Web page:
With 2.14 billion people worldwide predicted to buy goods and services online in 2021, it’s no wonder everyone’s talking about the future of ecommerce. We’re dealing with an ‘ecommerce supercycle’, as termed by the major ecommerce platform Shopify, after seeing 10 years of ecommerce growth happen in just 90 days in 2020. 

In the UK, internet sales account for over a third of all retail sales in the UK. Rapid growth, however, is decreasing, and will likely decrease further into 2021 (as global recession is set to reduce total retail spending). Yet it is still important to look at this boom to see what we can expect from consumer habits in the years to follow. M&S’s new mantra from last May, “Never the Same Again”, may have seemed a bit drastic, but it marked what we now know was a necessary transition of the company toward online business, and is one that we might all need to keep in mind in order to make it into the future market. 

So, let’s take a look at online spending trends, and, most importantly, what you can do about them to help your business. 

Technology is personalising the game

The implementation of personal information analysis is set to become a regular eCommerce trait. With the help of artificial intelligence and machine learning, ecommerce relies more and more on collecting user-journey data, including demographics, browsing habits, and buying history. This means that, using consumer data, machines can personalise the shopping experience to each user, uniquely. 

For an example of how you can personalise your website, read more about Smart Content Loading in our blog. 

The age-range of online shoppers is broadening

It only takes a pandemic to drive people to order online, and, once in the habit, you know how easy it is. This goes for all platforms, including social media. Before, social media ads tended to target the 25-54 age range group, but as our parents start to communicate on Instagram and the like (welcome, Boomers), online media advertising is becoming broader, and evermore targeted.

In fact, we are seeing rising numbers of both younger (16-24) and older (55-77) consumers purchasing online. The younger generation of e-shoppers have been shown to purchase high proportions of clothing, shoes and accessories, food deliveries, digital goods and accessories, cosmetics, and sports goods, while the older group tend to buy higher proportions of furniture, home and garden products, medical or dietary supplements, and books, as well as clothes and beauty.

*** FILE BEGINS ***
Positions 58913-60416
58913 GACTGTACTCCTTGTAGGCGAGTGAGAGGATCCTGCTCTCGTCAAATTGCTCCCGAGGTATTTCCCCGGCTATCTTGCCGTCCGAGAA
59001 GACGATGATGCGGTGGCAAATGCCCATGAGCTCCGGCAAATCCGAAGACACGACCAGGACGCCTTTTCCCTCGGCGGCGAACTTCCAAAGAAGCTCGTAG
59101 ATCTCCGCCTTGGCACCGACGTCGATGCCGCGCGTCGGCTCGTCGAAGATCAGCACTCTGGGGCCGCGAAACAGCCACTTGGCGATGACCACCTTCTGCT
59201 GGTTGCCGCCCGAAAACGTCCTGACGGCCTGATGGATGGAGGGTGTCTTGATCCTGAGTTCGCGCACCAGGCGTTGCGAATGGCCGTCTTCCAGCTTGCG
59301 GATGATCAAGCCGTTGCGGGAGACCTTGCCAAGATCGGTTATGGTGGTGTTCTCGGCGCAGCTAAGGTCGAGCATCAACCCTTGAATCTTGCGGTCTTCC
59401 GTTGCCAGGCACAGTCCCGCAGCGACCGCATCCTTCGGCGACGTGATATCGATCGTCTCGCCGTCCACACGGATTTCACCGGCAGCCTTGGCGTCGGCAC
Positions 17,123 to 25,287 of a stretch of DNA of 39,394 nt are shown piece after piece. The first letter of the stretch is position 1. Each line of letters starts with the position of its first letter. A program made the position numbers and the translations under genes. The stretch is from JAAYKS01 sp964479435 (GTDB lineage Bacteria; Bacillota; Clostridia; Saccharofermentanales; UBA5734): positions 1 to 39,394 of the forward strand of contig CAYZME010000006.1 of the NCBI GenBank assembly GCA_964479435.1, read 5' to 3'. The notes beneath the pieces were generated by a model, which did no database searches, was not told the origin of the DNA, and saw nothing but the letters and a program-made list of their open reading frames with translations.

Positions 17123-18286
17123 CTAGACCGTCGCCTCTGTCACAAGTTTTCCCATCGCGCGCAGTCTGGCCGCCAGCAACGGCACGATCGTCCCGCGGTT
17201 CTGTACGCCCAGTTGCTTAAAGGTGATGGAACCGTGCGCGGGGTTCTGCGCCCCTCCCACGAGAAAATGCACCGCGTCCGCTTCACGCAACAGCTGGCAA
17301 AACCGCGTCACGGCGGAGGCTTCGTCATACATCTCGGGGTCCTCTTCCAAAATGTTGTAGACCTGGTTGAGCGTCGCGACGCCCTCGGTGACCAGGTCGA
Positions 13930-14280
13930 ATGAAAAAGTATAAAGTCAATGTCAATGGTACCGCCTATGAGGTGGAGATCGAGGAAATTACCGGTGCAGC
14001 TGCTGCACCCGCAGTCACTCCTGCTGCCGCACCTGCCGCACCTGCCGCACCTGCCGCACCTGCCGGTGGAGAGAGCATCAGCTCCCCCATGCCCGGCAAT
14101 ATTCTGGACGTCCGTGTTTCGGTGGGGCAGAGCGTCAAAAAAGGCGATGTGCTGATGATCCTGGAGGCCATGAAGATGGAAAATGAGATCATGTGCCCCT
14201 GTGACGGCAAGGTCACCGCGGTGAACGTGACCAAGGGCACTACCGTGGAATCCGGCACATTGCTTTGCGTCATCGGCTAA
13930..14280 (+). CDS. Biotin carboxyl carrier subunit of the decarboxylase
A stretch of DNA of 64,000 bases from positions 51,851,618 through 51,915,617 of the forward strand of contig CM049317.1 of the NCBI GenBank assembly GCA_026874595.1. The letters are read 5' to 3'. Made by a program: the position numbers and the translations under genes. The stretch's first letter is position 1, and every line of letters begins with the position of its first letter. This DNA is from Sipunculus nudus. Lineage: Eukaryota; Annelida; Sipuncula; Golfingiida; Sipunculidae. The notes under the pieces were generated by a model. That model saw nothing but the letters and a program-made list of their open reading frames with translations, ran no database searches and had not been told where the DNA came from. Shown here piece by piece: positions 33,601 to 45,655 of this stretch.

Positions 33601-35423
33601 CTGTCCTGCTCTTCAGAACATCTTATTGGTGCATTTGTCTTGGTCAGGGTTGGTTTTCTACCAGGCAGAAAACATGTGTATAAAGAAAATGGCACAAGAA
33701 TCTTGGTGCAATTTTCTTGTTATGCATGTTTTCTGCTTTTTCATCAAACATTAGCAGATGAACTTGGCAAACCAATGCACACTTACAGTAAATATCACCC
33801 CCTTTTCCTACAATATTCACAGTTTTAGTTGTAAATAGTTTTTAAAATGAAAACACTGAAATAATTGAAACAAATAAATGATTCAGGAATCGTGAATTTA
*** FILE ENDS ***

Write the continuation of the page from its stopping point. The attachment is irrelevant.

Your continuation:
So, get to know your market and who it’s made up of online – they’re all out there. 

There’s growth in omnichannel shopping 

Online, more and more channels are adapting to the rise in ecommerce. Social media platforms are the most significant, transforming from advertising platforms to having their own selling features, such as Instagram’s “shoppable post” feature. 

All this talk of ecommerce is by no means to suggest you have to get rid of your brick-and-mortar store, though. Moreover, businesses are becoming experts at combining physical and online services to provide the best customer-service experience. This might be by introducing an ‘order online and pick-up in store’ feature, or by opening pop-up shops in different locations. 

New space for sustainability? 

The growth of ecommerce means that people now have the space to choose which brands they buy from, no longer being limited to the stores physically nearby them. With environmental concerns ramping up, sustainability and ethical consumption is becoming a game-changer in retail markets, as it is often a top priority for consumers. 


How can you keep your business on track?

  1. Omnichannel presence. Make sure you’re advertising and selling your products across multiple channels, and ensuring the availability of suitable customer purchase touchpoints when needed. 
  2. Responsive web design. Your site should be fully functioning across devices, be it mobile, desktop or tablet, so that you don’t miss potential leads.
  3. SEO. It’s always worth investing in Search Engine Optimisation tactics so that your website gets seen by potential customers, whether they find you through Voice Search, Google Ads, or as a result of a relevant keyword search.

Most of all, don’t lose hope. The rapid growth and change in ecommerce might seem daunting, but this is the best time for your business, big or small, to jump on the ride. Take the long view and tap in on the remarkable demand we are seeing for services online.

If you are looking for ecommerce expertise, get in touch.  


Author: Tom Berry

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